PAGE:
demonstrates how to have fun with cows, to the client who
makes a business call whilst examining Isabelle's naked
behind. Godard's beloved literary references are also given
a Buñuelianz twist, with the writer Margueritte
Duras quoted, played over the car stereo and referred to
as being just off screen, but never shown.
the sometimes multi-layered soundtrack and some deliberately
abrupt cuts from music to natural sound, Godard's technique
is far less experimental than in his 70s films. He
relies very much here on the skills of his actors, with
lingering shots of faces that again focus our attention
on the thoughts and feelings of his characters, beautifully
communicated by a fine cast on consistently impressive form.
Motion is a smart, sophisticated and rewarding
film from one of modern cinema's most important artists,
a treat for Godard fans and as good a way as any for the
uninitiated to discover his work.
at approximately 1.63:1 and anamorphically enhanced, this
is a very nice transfer that shows no sign of its 25 year
vintage – contrast is nicely balanced, colours are strong
without over-saturation and detail is very good, with no
sign of obvious edge halos. A few minor dust and dirt marks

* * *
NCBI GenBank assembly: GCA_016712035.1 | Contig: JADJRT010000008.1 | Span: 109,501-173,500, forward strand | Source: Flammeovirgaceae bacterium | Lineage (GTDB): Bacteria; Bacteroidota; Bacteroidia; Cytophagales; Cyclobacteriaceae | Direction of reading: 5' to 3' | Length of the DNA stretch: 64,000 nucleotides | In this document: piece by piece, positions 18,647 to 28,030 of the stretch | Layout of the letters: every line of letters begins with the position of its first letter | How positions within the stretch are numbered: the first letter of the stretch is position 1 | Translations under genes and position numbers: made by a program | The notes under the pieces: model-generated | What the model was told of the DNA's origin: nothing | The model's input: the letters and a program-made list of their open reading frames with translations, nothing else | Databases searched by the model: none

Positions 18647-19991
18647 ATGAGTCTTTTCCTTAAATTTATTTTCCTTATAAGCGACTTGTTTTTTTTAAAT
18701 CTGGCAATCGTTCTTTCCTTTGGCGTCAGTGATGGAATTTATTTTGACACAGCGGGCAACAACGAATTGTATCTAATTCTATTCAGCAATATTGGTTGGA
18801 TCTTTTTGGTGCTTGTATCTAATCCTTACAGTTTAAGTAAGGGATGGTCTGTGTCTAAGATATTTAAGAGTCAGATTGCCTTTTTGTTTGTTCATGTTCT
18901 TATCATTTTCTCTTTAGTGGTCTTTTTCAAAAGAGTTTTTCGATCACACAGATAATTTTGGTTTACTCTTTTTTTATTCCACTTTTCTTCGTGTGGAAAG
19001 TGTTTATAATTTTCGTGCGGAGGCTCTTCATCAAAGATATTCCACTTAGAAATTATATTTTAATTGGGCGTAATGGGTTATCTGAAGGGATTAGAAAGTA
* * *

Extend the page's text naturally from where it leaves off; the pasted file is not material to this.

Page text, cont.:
are occasionally visible, but do not distract in any way.
Dolby 2.0 mono soundtrack scores on clarity and is clear
of pops and distortion, and suits the film well – it doesn't
exactly cry out for a 5.1 remix.
video Suave qui peut (la vie) (20:32) is a
French produced featurette in which Godard, in voice-over,
attempts to communicate his intentions regarding the script
and approach to the film, accompanied by close-ups of a
typewriter, the same three stills of the lead actors and
a variety of footage not directly connected with the film
at all. It's all a bit esoteric, though there are interesting
bits here and there later on, so stick with it.
are also Biographies and Filmographies
for Jean-Luc Godard, Jacques Dutronc and Isabelle Huppert.
Nathalie Baye is conspicuous by her absence.
can take a little while to get into and start really connecting
the dots, but it's worth it. Slow Motion
is an involving and carefully crafted work that showcases
Godard's less experimental side to fine effect, and is both
an accessible and intellectually stimulating work.
Eye's DVD is light on extras and the main one is not exactly
a model of clarity and direct communication (although intermittently
interesting for all that), but the picture quality is impressive,
and Godard fans should be well happy with that.